The availability of data on the current state of Earth’s atmosphere/ocean/land system continues to improve. As the state-of-the-art weather models and supercomputing power allow for higher resolution forecasts, down to 1km resolution on massively parallel computers, data assimilation techniques are needed to quickly combine the mass of available data.

Here at the University of Vermont, we employ a CFD model of a thermosyphon as a testbed for data assimilation techniques. Our latest research, published in PLoS ONE, shows that by using information about the direction of uncertainty propagation within a forecast ensemble can improve prediction skill.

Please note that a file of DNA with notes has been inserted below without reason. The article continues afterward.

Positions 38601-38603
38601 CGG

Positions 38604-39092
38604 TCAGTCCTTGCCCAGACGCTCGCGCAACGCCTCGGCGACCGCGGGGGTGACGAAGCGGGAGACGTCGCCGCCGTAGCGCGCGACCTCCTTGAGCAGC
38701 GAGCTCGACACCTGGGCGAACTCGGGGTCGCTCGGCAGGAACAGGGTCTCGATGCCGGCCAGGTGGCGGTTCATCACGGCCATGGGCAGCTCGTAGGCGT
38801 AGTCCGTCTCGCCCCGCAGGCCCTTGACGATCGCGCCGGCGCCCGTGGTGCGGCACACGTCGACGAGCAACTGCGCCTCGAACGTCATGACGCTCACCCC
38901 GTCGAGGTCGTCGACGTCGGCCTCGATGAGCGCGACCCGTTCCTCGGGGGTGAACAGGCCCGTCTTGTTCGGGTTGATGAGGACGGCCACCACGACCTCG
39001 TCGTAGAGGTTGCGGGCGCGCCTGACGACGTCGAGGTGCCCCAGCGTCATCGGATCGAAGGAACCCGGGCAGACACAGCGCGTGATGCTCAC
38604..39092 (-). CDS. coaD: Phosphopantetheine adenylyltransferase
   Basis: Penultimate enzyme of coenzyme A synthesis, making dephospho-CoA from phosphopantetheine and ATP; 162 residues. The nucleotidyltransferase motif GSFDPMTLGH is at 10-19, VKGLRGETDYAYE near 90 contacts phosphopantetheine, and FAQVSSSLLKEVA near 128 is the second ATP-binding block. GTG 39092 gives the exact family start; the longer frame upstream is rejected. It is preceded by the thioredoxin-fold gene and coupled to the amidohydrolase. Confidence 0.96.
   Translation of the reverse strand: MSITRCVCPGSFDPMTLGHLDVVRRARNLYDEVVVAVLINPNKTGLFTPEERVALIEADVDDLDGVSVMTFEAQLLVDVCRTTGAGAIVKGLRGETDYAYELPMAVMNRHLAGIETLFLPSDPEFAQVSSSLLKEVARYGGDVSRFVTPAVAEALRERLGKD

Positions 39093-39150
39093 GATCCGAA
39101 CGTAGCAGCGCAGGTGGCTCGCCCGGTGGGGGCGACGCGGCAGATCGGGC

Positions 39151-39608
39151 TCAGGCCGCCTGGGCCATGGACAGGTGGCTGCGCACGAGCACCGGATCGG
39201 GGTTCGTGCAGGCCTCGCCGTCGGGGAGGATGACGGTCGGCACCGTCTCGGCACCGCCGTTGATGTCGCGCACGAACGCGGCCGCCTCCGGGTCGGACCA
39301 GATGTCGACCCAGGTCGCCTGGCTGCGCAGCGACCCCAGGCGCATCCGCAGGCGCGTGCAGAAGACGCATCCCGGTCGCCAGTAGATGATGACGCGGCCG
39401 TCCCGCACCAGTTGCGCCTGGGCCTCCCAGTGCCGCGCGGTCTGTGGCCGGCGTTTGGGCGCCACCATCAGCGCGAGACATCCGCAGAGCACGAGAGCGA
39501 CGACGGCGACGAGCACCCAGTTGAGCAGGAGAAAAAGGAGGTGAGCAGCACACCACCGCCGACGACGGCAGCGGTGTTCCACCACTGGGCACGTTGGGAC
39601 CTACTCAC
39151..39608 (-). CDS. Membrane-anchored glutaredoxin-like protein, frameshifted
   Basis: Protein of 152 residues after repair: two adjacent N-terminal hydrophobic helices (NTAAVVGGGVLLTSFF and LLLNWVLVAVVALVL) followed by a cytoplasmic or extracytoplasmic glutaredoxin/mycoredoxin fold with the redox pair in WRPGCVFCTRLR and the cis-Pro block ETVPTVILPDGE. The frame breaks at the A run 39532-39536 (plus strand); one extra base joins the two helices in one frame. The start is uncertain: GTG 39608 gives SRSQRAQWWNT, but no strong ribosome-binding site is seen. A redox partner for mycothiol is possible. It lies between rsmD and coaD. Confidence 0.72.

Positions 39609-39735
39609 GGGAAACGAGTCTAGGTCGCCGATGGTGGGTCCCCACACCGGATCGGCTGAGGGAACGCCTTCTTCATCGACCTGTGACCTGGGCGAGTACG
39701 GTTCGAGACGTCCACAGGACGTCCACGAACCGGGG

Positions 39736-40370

In order to utilize an adaptively localized covariance, we combine a Ensemble Transform Kalman Filter (ETKF) with model estimates of flow velocity to adapt the localization parameters. Below we see an ensemble of initially random forecasts come closer to the true model state, using data assimilation.


Modest improvements in forecast skill are shown to be possible, pushing the envelope of prediction just a bit further into the future. For more detail, take a look at the open-access paper: